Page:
The idea of Panchayati and Panchayat Raj is not new to the Indian Sub-Continent. Our villages have always had Panchayats to settle disputes at the local level. Mahatma Gandhi articulated the need for decentralisation and a village republic in the Hind Swaraj and other writings. The enactment of the 73rd (Constitutional Amendment) in April 1993 in a sense formalised this institution. Watching the Panchayat Raj in action (more like inaction) in the villages where I have been working over the last 5 years forces me to ask the question – Is this really decentralised, grassroots democracy? Have the Panchayat Raj institutions, specifically the village Panchayat, improve the living conditions and lives of people in rural India?
I am raising this question specifically in the context of the sham that has been taking place in Andhra Pradesh over the last 2 years. Panchayat elections were postponed indefinitely in the State for over 1.5 years and finally held in May-June 2013. During the interim period there were no functioning Sarpanchs or Ward Members. All responsibility was with the Panchayat Secretary and the Tahsildar (who has Revenue responsibilities across the Tahsil/Mandal). Nothing moved! All problems associated with water, sanitation, street lighting, was held in abeyance – nobody knew who was responsible, rural residents did not know who to go to. There was no money to fix any problems. So when the elections were finally held and new Sarpanchs and Ward Members finally elected there was a sense of hope in our villages. We finally had a Dalit Sarpanch and she was one of the residents. Everybody felt that now funds would come in and maybe we could address sanitation, waste management and water issues. But not so fast……..Along came the State bifurcation issue and the formalities of according cheque powers to the Sarpanch were delayed. The Sarpanch and the Ward Members had no clue what their responsibilities were, who does one approach for funding, where does the funding come from, how is it allocated and disbursed, what are the various Government Programmes which can be accessed to improve the infrastructure in the villages, what is the power of the Gram Sabha etc. Meanwhile dengue and chickanguniya are running rampant thanks to the stagnant water in drains (where they exist) and lack of drainage in other places. Works under NREGS programmes are being selected and implemented in the absence of Gram Sabha decisions and so on and so forth. What this has led to in our villages is people putting in their money to get the drains cleaned, trying to collect contributions to fix street lights etc. People whose lives and finances are already stretched as a result of food inflation and unpredictable income from agriculture as a result of the very evident changes in climate are forced to find their own resources to fix services which the State must provide. This is the reality!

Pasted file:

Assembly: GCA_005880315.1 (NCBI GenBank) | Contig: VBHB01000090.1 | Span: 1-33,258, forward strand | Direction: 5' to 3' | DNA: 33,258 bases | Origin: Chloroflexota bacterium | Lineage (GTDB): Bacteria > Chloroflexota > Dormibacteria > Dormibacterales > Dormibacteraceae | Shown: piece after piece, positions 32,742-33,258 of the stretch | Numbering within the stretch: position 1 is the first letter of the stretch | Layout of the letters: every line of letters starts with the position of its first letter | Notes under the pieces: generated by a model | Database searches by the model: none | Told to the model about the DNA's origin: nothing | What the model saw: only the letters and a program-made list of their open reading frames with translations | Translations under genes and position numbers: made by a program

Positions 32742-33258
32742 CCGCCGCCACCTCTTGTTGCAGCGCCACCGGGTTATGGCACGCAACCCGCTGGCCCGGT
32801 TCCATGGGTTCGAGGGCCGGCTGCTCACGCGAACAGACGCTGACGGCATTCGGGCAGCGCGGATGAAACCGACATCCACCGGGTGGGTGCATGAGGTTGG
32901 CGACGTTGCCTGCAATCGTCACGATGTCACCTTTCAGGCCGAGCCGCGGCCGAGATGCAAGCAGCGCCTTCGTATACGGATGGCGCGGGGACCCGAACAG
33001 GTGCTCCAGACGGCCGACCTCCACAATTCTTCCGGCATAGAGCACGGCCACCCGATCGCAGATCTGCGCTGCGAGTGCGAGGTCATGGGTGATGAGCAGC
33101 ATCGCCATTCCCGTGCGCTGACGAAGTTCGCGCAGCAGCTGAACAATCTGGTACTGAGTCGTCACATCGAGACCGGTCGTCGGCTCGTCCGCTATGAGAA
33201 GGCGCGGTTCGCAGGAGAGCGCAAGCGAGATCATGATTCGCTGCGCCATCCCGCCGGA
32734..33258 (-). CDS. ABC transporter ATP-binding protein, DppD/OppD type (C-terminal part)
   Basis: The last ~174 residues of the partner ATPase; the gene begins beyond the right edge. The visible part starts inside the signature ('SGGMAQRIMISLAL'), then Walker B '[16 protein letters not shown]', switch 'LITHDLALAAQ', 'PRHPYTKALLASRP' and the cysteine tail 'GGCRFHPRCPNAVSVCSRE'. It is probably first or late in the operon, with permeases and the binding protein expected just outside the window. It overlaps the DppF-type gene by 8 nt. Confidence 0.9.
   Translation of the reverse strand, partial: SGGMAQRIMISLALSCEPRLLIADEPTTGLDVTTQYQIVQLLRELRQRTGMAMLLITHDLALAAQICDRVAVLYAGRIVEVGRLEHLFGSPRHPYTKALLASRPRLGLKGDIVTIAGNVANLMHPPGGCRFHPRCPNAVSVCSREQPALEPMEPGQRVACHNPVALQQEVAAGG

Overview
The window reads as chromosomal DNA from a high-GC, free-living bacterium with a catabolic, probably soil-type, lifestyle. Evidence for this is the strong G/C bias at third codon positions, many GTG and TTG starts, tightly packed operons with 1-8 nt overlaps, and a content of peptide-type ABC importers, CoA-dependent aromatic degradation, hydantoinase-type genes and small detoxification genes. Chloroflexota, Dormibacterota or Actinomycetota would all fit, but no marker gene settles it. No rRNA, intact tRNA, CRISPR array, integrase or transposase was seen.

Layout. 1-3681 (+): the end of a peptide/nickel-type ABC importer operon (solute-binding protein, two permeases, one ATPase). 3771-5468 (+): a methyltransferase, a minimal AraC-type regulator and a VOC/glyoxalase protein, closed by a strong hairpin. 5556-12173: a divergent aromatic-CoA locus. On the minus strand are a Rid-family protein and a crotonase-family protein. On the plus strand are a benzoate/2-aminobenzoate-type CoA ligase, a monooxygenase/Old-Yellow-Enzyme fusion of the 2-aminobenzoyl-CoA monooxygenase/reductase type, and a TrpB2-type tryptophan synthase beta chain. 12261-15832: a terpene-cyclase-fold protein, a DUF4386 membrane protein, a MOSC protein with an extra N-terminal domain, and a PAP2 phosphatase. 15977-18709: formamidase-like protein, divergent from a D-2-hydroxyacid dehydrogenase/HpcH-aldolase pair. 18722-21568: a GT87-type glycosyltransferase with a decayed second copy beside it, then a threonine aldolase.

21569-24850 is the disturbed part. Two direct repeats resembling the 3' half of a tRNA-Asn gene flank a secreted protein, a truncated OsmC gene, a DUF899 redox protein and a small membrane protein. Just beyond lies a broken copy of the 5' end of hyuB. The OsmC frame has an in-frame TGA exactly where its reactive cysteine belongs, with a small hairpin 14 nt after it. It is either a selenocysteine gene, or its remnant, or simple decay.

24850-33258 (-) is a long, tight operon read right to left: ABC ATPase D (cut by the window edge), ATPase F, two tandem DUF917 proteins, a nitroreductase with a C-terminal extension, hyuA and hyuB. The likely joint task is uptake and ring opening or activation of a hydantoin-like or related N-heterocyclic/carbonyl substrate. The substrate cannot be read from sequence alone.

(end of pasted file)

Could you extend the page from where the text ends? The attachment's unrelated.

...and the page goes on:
In the public domain however reports abound about how the Panchayat Raj has resulted in grassroots democracy and women’s empowerment. Reservation of 50% seats for women in A.P. since 2011 is reported as an achievement. Panchayat Raj has worked at best in Kerala and possibly parts of Tamil Nadu as a result of their history of social movements. In other States it has made a difference only where NGOs and other Institutions have provided support to Panchayats. If we are to make any difference to the lives of rural Indians or hope to improve even marginally the appalling state of malnutrition in India, a social movement with more urban Indians is essential. More of us will have to serve as bridges between the Government and the rural communities, more of our young people must be involved in the process and our education system must recognise the need for place based learning – be aware of and learn from what is happening around you….be the change that you want to see (as Gandhi said).